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Jon Bing

Jon Bing.

Jon Bing (30 April 1944 – 14 January 2014) was a Norwegian writer and law professor at the Norwegian Research Center for Computers and Law (NRCCL), and the Faculty of Law at the University of Oslo. Bing was considered a pioneer in international IT and information law. He held honorary doctorates from the University of Stockholm and the University of Copenhagen, and was a Visiting Professor at Kings College, University of London. Bing was part of The Protection of Privacy Committee. From 1979 to 1981 he was head of Norsk Filmråd. Between 1981 and 1982 he was the head of Council of Europe Committee on Legal Data Processing. Between 1993 and 2000, he headed Norsk kulturråd.[1]


Bing grew up in Trondheim, Norway, After graduating with a degree at Trondheim Cathedral School, Bing began studying at the University of Oslo. Bing was awarded his Juris Doctor in 1982. Together with Tor Åge Bringsværd and other students at the University in Oslo, Jon Bing started the Aniara society, a club for science fiction fans. He was often profiled in the media around the topic. He published several books, both fiction and non-fiction specialist literature. His first published work was the short story collection Around the sun in a circle (Rundt solen i ring) co-written with Bringsværd, and published in 1967. Bing was a prolific fiction author, often collaborating with other authors. He was a member of the Norwegian Academy of Science and Letters.[2]

Bing was engaged with many subjects, especially in the field of technology. He was featured on television on the anniversary of the first Personal Computer in Norway, for example. He was a much-loved public figure, often offering opinions on digital media, copyright, science fiction, etc. He was outspoken about cases concerning ethics in technology, copyright, and the future in general.[3]

He published numerous books, both fiction and non-fiction. His style of writing was calm, and at times dreamy. He wrote about people who stand outside of ordinary society, but attempts the impossible. In the short story Riestopher Josef from Around the Sun in a Circle he wrote about a boy who can't leave his house due to skin disease. The short story is about Riestopher who builds himself a spaceship and goes to the sun to capture a sunbeam.[3]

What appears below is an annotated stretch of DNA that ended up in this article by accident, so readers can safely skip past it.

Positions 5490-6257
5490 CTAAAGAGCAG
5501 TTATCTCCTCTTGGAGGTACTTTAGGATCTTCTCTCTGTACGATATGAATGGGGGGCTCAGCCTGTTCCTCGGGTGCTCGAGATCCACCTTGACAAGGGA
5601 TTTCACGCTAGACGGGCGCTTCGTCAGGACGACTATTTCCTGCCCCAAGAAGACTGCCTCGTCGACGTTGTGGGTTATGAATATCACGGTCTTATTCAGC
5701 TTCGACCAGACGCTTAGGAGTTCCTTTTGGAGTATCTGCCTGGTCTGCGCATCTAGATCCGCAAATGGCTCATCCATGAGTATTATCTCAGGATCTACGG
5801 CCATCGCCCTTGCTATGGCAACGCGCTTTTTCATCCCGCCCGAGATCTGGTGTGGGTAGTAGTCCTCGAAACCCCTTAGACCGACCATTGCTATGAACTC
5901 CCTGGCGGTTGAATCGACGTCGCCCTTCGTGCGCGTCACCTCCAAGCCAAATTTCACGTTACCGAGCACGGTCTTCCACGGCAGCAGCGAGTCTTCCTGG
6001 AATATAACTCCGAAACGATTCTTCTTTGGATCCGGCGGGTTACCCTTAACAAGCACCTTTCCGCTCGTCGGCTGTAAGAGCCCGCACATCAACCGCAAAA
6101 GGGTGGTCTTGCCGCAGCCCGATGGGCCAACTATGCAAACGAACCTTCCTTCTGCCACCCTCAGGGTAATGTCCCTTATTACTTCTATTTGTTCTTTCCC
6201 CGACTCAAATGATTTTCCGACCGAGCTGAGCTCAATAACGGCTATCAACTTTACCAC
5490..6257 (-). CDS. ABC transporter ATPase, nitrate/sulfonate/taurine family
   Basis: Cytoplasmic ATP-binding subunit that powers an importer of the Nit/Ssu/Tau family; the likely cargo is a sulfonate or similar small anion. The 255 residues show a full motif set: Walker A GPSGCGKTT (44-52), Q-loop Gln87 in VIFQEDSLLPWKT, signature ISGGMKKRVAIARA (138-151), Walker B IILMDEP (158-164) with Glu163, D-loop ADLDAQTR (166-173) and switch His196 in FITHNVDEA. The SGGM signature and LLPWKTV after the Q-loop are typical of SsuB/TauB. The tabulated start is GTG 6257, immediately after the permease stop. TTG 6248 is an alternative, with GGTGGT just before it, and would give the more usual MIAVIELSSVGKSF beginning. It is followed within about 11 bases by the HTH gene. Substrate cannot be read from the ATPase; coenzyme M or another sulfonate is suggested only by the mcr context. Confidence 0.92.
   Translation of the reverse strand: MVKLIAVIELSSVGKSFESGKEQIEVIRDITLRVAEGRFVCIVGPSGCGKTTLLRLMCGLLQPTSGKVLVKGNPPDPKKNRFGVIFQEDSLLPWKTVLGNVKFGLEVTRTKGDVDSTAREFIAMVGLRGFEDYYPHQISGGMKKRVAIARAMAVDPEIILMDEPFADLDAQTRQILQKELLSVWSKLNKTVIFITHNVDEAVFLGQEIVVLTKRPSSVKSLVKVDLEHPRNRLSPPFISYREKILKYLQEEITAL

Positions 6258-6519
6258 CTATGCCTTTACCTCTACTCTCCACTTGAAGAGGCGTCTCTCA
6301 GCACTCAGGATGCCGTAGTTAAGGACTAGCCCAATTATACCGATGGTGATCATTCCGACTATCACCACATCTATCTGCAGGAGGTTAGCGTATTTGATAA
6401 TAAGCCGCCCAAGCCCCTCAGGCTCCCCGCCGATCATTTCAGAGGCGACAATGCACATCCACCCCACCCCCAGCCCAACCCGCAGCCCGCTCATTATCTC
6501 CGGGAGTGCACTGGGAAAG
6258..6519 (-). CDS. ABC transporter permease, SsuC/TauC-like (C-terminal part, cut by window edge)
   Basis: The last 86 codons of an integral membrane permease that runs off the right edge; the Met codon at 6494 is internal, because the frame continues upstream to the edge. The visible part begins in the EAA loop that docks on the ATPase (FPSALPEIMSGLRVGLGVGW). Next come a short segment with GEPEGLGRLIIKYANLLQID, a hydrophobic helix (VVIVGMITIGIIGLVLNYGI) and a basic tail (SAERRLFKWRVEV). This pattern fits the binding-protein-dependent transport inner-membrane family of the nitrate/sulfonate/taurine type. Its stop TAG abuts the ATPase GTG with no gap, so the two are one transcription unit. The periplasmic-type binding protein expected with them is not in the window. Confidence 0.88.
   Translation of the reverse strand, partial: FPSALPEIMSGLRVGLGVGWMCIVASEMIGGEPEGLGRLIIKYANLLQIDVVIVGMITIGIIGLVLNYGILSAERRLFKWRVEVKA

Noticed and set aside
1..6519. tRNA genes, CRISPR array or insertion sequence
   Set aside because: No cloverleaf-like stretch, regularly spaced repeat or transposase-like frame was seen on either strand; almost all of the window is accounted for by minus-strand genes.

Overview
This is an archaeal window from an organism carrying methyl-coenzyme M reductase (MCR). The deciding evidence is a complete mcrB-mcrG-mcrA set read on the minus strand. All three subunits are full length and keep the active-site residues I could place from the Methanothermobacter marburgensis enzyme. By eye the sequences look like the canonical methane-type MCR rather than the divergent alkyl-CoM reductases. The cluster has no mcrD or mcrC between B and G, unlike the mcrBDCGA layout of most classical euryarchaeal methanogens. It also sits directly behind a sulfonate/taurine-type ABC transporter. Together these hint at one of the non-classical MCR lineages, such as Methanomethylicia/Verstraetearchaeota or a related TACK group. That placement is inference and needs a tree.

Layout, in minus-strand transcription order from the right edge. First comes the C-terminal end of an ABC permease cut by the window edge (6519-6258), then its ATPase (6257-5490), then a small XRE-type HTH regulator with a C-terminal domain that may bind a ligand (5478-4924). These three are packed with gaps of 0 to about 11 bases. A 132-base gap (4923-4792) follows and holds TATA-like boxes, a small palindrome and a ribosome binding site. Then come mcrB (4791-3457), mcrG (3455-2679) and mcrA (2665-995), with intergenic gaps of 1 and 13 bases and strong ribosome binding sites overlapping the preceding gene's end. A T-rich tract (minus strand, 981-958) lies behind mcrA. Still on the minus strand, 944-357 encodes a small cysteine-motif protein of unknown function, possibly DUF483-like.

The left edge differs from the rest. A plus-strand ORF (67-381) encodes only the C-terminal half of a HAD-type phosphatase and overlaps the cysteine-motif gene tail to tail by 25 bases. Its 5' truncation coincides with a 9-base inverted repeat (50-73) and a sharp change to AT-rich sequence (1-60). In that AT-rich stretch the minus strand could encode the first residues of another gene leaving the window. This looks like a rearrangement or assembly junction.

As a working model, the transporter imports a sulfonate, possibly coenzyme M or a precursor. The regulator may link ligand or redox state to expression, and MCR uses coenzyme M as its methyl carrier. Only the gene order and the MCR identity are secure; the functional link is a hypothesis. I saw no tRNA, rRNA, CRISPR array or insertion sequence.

His first drama was staged at Det Norske Teatret in 1971. In 1975 he received the Dammprisen and the Ministry of Culture's award for best youth book for Azur - Planet of the Captains (Azur – kapteinens planet) and in 1979 he received The International Board on Books for the Young People Award, and the Ministry of Culture's award for best translation of children's book. Bing and Bringswaard received the Rivertonprisen in 1979 for the television series Blind Passages and the 1980 Ministry of Culture's award for best cartoon.

He died at the age of 69 in 2014.[4]



  • 1967 – Around the sun in a circle (short stories, with Tor Åge Bringsværd)
  • 1969 – Komplex (short stories)
  • 1969 – To lose a spaceship: a game of chance (play)(with Tor Åge Bringsværd)
  • 1969 – Lunarium: the book of the moon (with Tor Åge Bringsværd)
  • 1970 – The soft landscape (novel)
  • 1970 – Red planet (science fiction anthology) (with Tor Åge Bringsværd)
  • 1972 – Sesam 71 (short stories) (with Tor Åge Bringsværd)
  • 1972 – East of the sun" and "West of the moon (science fiction anthologies) (with Tor Åge Bringsværd)
  • 1972 – Scenario (novel)
  • 1972 – Electrical Fairytales (editor, short stories for children) (with Tor Åge Bringsværd)
  • 1973 – Me - a machine: cybernetic fables (short stories) (with Tor Åge Bringsværd)
  • 1974 – Knotted Writing (short stories)
  • 1975 – Azur - Planet of the Captains (children's book, first volume in The Chronicles of the Starship Alexandria)
  • 1976 – Zalt - Planet of the Steamlords (children's book, second volume in The Chronicles of the Starship Alexandria)
  • 1976 – The Mad Professor (short stories) (with Tor Åge Bringsværd)
  • 1977 – Backwash: a science fiction anthology (with Tor Åge Bringsværd)
  • 1980 – The new adventures of Marco Polo (plays, with Tor Åge Bringsværd, later adapted to a three-part television series on NRK)
  • 1980 – Shooting Stars (science fiction anthology) (with Tor Åge Bringsværd)
  • 1982 – Mizt - Planet of the Ghosts (children's book, third volume in The Chronicles of the Starship Alexandria)
  • 1984 – Flood (children's book)
  • 1984 – Doppelgangers (novel)
  • 1984 – The book is dead! Long live the book! (essays)
  • 1985 – Tanz - Planet of Riddles (children's book, fourth and final volume The Chronicles of the Starship Alexandria)
  • 1986 – Hvadata? Pieces of literature for the information society (short story)
  • 1988 – As sure as data (short stories)
  • 1988 – Shadows of the moon (children's book)
  • 1988 – Dust to dust (play) (with Tor Åge Bringsværd)
  • 1991 – Cases of Doubt (short stories) (with Tor Åge Bringsværd)
  • 1992 – The accounts of an old astronaut (novel)
  • 1992 – Rosenvy and the corporation who knew too much (crime)
  • 1995 – The girl that went missing (children's book)
  • 2004 – Oslo 2084: four fables of future crimes (short stories) (with Tor Åge Bringsværd)


  1. ^ "Jon Bing". Store norske leksikon. Retrieved July 1, 2019.
  2. ^ "Gruppe 6: Rettsvitenskap" (in Norwegian). Norwegian Academy of Science and Letters. Archived from the original on 15 January 2014. Retrieved 26 October 2009.
  3. ^ a b "Jon Bing". Norsk biografisk leksikon. Retrieved July 1, 2019.
  4. ^ Jon Bing er død,, 15 January 2014. Accessed 15 January 2014

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